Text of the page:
Researchers believe that they have determined the basic features that characterize a healthy psychological person. The revelation comes after decades of scientific interest on types of personality and how people are different from each other.
In the new study, researchers from the University of California, Davis, used a contemporary perspective to determine that a healthy personality in 30 aspects of the "five-five" model of personality features could be described.
This model organizes personality into five important factors: neuroscience, interference, open to experience, consensus and conscientiousness. Scientists have also identified aspects of each of these factors that describe more types of behaviors.
The researchers found that both experts and personnel agree that a healthy personality includes low neurotility as well as high levels of exposure to feelings, warmth, positive emotions and agreed simplicity.
The findings of the study are discussed in Journal of Personality and Social Psychology.
"We believe that our results have practical implications for assessing and investigating health personality activity as well as deeper implications for hypothesis for psychological adaptation and action," said Dr. Wiebke Bleidorn, a psychology link teacher at UC Davis, the leading author of & # 39; r study.
"As well as providing a comprehensive description of a healthy psychological individual with basic characteristics, the profile generated and tested provides a practical assessment tool for investigating health personality activity."
Methodically, the purpose of the research was to tackle the healthy personality question by creating a specialized consensus model of the healthy person. Researchers did this by inspecting hundreds of professional personality psychologists together with hundreds of college students from Texas and Michigan.
They found a striking agreement among all these groups in terms of what a healthy personality means.
"People in general, regardless of whether they are specialists or not, seem to be a pretty clear idea of what a healthy personality likes," said Bleidorn.
A large body of research also shows that the five major features identified as neuroticism, interference, openness to prove, agree and conscientiously are stable, challenging, and predict life outcomes such as health, self esteem, academic performance, marital quality, and work performance.
Using the big five as a framework and a specialized consensus approach, researchers began to create a typical profile of a healthy prototype individual. In a second phase, data from seven independent samples of over 3,000 participants were used to testify whether the healthy profile produced could be used to assess a healthy personality acting at an individual level.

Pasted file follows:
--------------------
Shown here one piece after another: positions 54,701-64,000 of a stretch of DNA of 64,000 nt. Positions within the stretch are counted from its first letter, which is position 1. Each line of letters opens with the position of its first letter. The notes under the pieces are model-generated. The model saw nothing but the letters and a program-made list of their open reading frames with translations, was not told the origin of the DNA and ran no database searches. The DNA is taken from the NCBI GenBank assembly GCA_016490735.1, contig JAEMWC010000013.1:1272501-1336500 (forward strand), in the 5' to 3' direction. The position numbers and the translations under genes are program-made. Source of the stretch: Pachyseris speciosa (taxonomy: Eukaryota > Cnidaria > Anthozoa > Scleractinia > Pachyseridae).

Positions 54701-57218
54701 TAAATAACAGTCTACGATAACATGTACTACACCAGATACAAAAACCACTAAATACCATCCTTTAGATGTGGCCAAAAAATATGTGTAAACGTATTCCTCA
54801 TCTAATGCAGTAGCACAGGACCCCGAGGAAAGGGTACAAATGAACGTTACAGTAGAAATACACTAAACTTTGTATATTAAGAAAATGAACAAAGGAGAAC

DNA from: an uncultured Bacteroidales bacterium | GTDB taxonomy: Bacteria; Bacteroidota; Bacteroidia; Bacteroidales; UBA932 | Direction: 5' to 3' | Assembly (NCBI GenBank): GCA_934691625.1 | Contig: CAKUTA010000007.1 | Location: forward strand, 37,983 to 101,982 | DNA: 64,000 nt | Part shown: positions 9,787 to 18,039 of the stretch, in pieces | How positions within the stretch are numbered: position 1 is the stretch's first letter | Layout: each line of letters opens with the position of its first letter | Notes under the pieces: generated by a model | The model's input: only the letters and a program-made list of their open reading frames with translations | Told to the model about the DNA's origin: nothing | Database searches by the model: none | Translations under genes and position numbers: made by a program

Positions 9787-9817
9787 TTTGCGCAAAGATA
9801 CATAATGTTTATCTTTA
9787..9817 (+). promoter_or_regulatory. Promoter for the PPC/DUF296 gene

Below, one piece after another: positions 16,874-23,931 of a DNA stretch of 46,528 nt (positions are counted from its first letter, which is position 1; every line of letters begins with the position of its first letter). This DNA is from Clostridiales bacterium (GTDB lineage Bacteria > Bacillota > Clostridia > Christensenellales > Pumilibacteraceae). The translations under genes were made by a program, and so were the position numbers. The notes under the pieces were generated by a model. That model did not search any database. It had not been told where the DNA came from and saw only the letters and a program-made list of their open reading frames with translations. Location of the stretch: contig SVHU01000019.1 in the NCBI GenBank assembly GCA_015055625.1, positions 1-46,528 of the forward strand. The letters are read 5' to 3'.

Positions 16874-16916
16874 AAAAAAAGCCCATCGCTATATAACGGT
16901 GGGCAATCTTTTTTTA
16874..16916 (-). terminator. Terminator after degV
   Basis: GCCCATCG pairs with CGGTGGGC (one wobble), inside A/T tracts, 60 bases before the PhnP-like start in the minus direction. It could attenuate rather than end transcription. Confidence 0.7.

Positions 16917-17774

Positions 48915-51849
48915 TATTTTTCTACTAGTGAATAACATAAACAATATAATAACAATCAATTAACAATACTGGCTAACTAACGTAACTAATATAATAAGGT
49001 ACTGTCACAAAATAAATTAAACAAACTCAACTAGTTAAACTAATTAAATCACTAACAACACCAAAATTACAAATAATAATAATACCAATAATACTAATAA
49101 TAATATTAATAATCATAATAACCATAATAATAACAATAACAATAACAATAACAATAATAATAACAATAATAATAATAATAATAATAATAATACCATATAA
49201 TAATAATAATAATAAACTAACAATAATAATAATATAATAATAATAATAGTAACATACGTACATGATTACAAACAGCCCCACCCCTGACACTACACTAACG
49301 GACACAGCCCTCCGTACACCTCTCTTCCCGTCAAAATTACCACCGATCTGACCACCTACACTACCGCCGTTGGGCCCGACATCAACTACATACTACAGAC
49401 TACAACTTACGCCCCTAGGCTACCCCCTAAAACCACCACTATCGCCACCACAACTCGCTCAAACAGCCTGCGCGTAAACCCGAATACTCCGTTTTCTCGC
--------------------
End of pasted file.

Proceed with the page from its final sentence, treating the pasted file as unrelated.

To do this, they calculate a healthy personality index for each participant who indicated how similar their personal personality profile was the same as the profile produced by experts for the healthy personality.
As anticipated, individuals with healthy personality profiles tend to be adapted better as indicated by higher self-esteem, clarity of self-concept, and optimism. Individuals with healthy personality scores were also more likely to describe themselves as being able to resist impulsion, regulate their behavior, and focus their attention. They also describe themselves low in aggression and anti-social behavior.
However, societies with narcissism and psychopathy measures found more complicated.
In particular, people with healthy personality tend to score most in the maladaptive aspects of narcissism such as exploitation but relatively higher in the aspects that may be adaptable to pleasures and self sufficiency.
In similar veins, people with healthier personalities scored low on adaptive aspects of psychopathy measures such as disclosure or disqualification of bait, but relatively higher on the more adaptive aspects of these rates such as stress or bold immunity.
Researchers believe that these results generally provide initial evidence for the convergent and inconsistent validity of the healthy personality index.
Source: University of California – Davis